Getting ready

This is the way it feels:

1.  Something very big and exciting is going to happen.  Something I’ve never experienced before.  Something mildly dangerous and fairly arduous, but in a thrilling kind of way.

Like a white-water-rafting/rappelling/gun-shooting sort of camping trip.  (…which I *have* done, actually, but…you know.)

2.  Since I’ve never done this, I’m going to need to buy tons of new equipment.  About which I also know very little, which means that

3.  lots of research is in order.  What kind of tent will I need?  What fancy stuff is worth the money, what isn’t, and what is the absolutely-essential, don’t-even-think-of-setting-off-without-it gear?  And how does it all work, anyway?

4.  A bunch of new skills will have to be learned in preparation.  True, a lot of it I’ll learn in the doing, but I’d better have at least some idea of which end of the paddle to hold onto and how to maintain my balance on the raft before I climb in and strap on my helmet.   Not a lot of time to figure it out when facing a swiftly-advancing, class 4 rapid…

Up to this point, what’s about to happen doesn’t seem too terribly different from preparing for any major life change or exciting new adventure several steps outside my comfort zone.  My husband and I will spend lots of time preparing, some amount of intense, enjoyable, and mildly terrifying time experiencing the actual event, and then go back to our normal lives. With lots of pictures to prove we did it and the ability to finally contribute to those conversations of derring-do at cocktail parties.  (You know — where everyone talks about their own white-water-rafting/rappelling/gun-shooting camping trips.  Like you do.)

What I simply cannot get my brain around — and yet know with certainty — is that this new adventure is going to be NOTHING LIKE THAT.  There will be no going back to our normal lives.

I have a very strong conviction there will be no going back to our normal selves.

How in the world do you prepare for that?  I can anticipate (in the abstract) joy and fear and exhilaration and pain, but I can’t prepare for having my whole life turned upside down or being made into a new creation: somehow still “me”, but also a million miles from the me-that-was.  I’ve seen this change in my girlfriends, but especially in my sisters, with whom I’m close enough and whom I’ve known long enough to really sense the depth of the change.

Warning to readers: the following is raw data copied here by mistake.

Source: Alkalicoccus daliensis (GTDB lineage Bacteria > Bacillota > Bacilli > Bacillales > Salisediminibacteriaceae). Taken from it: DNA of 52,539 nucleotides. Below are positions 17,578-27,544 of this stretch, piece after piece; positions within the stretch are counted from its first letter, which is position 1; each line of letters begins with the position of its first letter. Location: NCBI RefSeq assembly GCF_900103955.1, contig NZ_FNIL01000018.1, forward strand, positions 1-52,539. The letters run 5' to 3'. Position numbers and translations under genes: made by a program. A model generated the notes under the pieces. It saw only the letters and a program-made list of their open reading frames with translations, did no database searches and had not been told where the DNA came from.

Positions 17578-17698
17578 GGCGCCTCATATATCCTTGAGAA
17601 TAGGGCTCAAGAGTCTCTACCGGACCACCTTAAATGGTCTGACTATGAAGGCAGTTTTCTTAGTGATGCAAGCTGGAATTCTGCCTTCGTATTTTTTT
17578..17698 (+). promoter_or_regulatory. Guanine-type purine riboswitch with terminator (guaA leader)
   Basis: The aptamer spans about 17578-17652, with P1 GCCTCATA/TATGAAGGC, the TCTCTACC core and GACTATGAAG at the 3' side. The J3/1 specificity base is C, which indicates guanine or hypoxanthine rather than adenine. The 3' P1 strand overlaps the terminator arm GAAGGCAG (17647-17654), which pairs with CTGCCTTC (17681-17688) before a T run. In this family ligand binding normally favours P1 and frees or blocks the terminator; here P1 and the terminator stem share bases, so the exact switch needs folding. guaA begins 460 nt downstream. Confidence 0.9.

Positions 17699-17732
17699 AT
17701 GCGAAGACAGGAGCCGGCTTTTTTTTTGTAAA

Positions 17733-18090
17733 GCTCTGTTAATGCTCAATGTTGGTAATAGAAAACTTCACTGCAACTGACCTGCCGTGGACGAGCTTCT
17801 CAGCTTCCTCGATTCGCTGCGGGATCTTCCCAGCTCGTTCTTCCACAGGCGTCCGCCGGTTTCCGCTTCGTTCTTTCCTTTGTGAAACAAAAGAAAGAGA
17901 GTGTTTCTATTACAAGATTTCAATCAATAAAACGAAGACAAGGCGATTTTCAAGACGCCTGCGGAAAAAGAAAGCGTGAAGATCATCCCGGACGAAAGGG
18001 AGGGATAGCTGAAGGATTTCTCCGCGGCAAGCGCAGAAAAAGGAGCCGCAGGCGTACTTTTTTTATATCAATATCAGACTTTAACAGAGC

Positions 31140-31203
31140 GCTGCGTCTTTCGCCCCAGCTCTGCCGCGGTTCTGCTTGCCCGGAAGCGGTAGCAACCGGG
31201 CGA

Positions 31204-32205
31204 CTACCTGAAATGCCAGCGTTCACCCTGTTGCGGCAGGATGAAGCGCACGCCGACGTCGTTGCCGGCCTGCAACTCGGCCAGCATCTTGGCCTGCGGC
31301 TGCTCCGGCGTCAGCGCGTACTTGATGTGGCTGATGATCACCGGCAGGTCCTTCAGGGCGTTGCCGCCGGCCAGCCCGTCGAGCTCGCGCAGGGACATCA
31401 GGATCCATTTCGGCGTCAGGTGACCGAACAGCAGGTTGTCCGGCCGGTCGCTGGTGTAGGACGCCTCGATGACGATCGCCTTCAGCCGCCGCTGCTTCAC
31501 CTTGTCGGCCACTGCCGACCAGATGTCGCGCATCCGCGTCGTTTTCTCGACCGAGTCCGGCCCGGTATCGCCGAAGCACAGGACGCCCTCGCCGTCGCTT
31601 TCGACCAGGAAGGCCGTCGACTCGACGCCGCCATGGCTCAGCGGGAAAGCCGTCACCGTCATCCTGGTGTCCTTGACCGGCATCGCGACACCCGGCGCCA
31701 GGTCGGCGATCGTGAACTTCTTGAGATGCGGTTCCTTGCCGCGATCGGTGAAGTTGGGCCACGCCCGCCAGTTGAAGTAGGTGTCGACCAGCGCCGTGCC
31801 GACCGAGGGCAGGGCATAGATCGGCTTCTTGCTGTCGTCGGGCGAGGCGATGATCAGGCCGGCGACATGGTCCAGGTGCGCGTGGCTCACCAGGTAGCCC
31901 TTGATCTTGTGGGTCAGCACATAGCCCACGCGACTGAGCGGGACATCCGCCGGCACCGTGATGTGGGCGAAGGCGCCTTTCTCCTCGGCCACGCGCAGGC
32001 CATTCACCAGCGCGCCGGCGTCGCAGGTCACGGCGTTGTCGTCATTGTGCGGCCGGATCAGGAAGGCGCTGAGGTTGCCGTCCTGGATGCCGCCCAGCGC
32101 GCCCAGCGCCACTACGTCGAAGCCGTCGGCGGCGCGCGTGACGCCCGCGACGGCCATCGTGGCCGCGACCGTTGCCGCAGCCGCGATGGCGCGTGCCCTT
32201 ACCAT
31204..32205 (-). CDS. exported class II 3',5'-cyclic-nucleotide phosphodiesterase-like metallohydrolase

It’s not just that their lives are lived according to a very different rhythm now, focusing on new tasks and deftly performing skills they didn’t use to possess.  They themselves have been transformed — from “women” to “mothers”.  In a lot of ways, this seems to me like the most mysterious and unfathomable transformation there is on the natural level.  Maybe the simplest way to put it is that they go from people with an average range of preferences and interests and habits that suit them and give them enjoyment — in other words, possessing an average amount of self-centered bias — to being so fully dedicated to the good of certain other small persons that they would literally walk through fire to give them comfort.  They become heroic.

I know this transformation is not immediate, and it is inherently bound up in the experience of pain and struggle and sacrifice.  It’s precisely out of those things that the transformation occurs, and makes them more than just women with a nifty new set of skills.  It is the perfect earthly example of resurrection by way of the cross.  The struggle can often be a joyful one and the sacrifices occasionally easy.  And often they’re painful and come at a real internal cost.  It’s a process that fills me with awe and makes me very aware of my own insufficiency and dependence on grace.

And then I’m suddenly reminded of how very simple and homely the process is, too.  Right now, my little harbinger of transformation and bundle of mystery has the hiccups.


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